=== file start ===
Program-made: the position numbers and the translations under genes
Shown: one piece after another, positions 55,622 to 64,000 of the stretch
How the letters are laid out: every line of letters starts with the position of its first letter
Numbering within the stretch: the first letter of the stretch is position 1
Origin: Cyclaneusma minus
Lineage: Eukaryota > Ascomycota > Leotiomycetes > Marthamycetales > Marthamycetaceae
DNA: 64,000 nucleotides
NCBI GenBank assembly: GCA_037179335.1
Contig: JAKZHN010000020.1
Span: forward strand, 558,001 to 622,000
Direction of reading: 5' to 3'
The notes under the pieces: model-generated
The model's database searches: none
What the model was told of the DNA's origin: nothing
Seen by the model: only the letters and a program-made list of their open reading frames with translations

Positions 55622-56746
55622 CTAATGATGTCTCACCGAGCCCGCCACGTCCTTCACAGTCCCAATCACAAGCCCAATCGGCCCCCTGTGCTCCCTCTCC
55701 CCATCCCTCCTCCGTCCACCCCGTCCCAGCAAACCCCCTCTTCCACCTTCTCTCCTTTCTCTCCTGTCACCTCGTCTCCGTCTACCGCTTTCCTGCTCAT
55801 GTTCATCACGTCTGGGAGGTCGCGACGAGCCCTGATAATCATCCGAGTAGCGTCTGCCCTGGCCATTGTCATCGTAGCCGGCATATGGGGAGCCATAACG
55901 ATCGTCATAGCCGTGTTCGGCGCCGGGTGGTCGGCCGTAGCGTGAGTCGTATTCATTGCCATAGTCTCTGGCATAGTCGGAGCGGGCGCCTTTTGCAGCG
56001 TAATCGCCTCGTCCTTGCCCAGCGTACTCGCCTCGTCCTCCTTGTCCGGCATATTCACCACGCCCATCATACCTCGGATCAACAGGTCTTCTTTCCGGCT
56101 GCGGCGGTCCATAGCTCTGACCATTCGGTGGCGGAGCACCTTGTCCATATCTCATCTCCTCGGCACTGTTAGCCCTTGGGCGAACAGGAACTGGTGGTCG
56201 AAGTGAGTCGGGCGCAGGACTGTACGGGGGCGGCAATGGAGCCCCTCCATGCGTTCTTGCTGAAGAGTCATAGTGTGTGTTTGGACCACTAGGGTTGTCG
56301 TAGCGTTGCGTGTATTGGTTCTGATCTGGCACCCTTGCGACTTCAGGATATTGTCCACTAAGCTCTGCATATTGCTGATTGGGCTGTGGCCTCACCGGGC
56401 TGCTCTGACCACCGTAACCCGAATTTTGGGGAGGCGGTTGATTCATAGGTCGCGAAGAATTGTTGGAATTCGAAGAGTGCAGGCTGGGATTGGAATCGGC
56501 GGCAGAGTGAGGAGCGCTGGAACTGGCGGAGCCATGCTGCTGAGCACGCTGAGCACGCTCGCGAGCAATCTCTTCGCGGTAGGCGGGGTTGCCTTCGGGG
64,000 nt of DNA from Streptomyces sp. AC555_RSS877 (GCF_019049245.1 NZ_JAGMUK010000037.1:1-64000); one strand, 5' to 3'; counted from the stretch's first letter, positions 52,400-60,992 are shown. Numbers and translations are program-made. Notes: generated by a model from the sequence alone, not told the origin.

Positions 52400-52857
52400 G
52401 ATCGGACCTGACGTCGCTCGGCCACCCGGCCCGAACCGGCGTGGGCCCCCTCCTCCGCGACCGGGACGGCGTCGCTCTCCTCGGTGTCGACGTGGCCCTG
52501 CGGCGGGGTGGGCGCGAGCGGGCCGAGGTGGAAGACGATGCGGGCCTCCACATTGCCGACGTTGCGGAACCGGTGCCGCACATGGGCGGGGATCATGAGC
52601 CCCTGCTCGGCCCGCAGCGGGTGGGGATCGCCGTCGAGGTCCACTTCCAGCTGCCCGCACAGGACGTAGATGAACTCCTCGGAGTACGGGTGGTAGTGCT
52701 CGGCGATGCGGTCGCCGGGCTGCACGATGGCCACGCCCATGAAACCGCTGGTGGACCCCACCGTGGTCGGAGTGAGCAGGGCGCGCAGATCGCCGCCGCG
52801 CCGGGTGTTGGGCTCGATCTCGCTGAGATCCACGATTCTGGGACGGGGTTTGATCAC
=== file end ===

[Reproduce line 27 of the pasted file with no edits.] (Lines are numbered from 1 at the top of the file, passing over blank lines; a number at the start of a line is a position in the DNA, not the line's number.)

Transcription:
64,000 nt of DNA from Streptomyces sp. AC555_RSS877 (GCF_019049245.1 NZ_JAGMUK010000037.1:1-64000); one strand, 5' to 3'; counted from the stretch's first letter, positions 52,400-60,992 are shown. Numbers and translations are program-made. Notes: generated by a model from the sequence alone, not told the origin.